CrossRef
Neuroepidemiology
Estimation of Short-Term Effects of Air Pollution on Stroke Hospital Admissions in Southern Sweden
Oudin, A; Stromberg, U; Jakobsson, K; Stroh, E; Bjork, J
Neuroepidemiology, 34(3): 131-142.
10.1159/000274807
CrossRef
Environment International
Relationship between air pollution and daily mortality in a subtropical city: Taipei, Taiwan
Yang, CY; Chang, CC; Chuang, HY; Tsai, SS; Wu, TN; Ho, CK
Environment International, 30(4): 519-523.
10.1016/j.envint.2003.10.006
CrossRef
Journal of the Air & Waste Management Association
Health effects of fine particulate air pollution: Lines that connect
Pope, CA; Dockery, DW
Journal of the Air & Waste Management Association, 56(6): 709-742.

Environmental Health Perspectives
Is the association of airborne particles with daily deaths confounded by gaseous air pollutants? An approach to control by matching
Schwartz, J
Environmental Health Perspectives, 112(5): 557-561.

American Journal of Epidemiology
Particulate air pollution and the rate of hospitalization for congestive heart failure among Medicare beneficiaries in Pittsburgh, Pennsylvania
Wellenius, GA; Bateson, TF; Mittleman, MA; Schwartz, J
American Journal of Epidemiology, 161(): 1030-1036.
10.1093/aje/kwi135
CrossRef
European Heart Journal
Rapid effects of air pollution on ventricular arrhythmias
Ljungman, PLS; Berglind, N; Holmgren, C; Gadler, F; Edvardsson, N; Pershagen, G; Rosenqvist, M; Sjogen, B; Bellander, T
European Heart Journal, 29(): 2894-2901.
10.1093/eurheartj/ehn463
CrossRef
Ecohealth
Environmental Determinants of Campylobacteriosis Risk in Philadelphia from 1994 to 2007
White, ANJ; Kinlin, LM; Johnson, C; Spain, CV; Ng, V; Fisman, DN
Ecohealth, 6(2): 200-208.
10.1007/s10393-009-0246-9
CrossRef
American Journal of Epidemiology
The effect of ozone and PM10 on hospital admissions for pneumonia and chronic obstructive pulmonary disease: A national multicity study
Medina-Ramon, M; Zanobetti, A; Schwartz, J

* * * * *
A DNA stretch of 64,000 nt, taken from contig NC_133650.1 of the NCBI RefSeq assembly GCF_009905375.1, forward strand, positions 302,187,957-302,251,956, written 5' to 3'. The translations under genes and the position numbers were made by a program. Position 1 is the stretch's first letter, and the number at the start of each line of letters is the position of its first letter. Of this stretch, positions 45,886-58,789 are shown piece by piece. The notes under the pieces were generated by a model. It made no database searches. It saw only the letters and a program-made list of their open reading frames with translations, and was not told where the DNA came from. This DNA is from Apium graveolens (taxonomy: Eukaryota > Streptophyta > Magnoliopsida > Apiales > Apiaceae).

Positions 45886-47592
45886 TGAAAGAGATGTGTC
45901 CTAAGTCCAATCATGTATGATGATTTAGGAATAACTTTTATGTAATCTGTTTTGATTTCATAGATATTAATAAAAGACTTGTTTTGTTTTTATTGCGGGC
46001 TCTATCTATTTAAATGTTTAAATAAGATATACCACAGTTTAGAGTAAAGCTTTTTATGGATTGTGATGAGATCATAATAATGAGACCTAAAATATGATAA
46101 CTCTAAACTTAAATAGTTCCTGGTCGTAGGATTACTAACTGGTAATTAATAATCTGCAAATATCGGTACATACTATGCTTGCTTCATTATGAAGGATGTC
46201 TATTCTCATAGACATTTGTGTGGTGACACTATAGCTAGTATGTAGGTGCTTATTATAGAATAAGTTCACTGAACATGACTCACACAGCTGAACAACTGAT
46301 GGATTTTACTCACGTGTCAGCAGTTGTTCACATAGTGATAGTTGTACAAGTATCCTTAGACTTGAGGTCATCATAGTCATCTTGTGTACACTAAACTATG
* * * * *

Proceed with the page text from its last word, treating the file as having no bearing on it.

American Journal of Epidemiology, 163(6): 579-588.
10.1093/aje/kwj078
CrossRef
Journal of Epidemiology and Community Health
A call for reporting the relevant exposure term in air pollution case-crossover studies
Kunzli, N; Schindler, C
Journal of Epidemiology and Community Health, 59(6): 527-530.
10.1136/jech.2004.027391
CrossRef
Environmetrics
On case-crossover methods for environmental time series data
Whitaker, HJ; Hocine, MN; Farrington, CP
Environmetrics, 18(2): 157-171.
10.1002/env.809
CrossRef
Journal of Epidemiology
Diurnal Temperature Range is a Risk Factor for Coronary Heart Disease Death
Cao, JY; Cheng, YX; Zhao, N; Song, WM; Jiang, C; Chen, RJ; Kan, HD
Journal of Epidemiology, 19(6): 328-332.
10.2188/jea.JE20080074
CrossRef
Journal of Toxicology and Environmental Health-Part A-Current Issues
Air Pollution and Hospital Admissions for Myocardial Infarction in a Subtropical City: Taipei, Taiwan
Hsieh, YL; Yang, YH; Wu, TN; Yang, CY
Journal of Toxicology and Environmental Health-Part A-Current Issues, 73(): 757-765.
10.1080/15287391003684789
CrossRef
Journal of Epidemiology and Community Health
Effect of short-term exposure to gaseous pollution on asthma hospitalisation in children: a bi-directional case-crossover analysis
Lin, M; Chen, Y; Burnett, RT; Villeneuve, PJ; Krewski, D
Journal of Epidemiology and Community Health, 57(1): 50-55.

Inhalation Toxicology
Air pollution and postneonatal mortality in a tropical city: Kaohsiung, Taiwan
Tsai, SS; Chen, CC; Hsieh, HJ; Chang, CC; Yang, CY
Inhalation Toxicology, 18(3): 185-189.
10.1080/08958370500434214
CrossRef
Journal of Epidemiology and Community Health
Factors affecting in-hospital heat-related mortality: a multi-city case-crossover analysis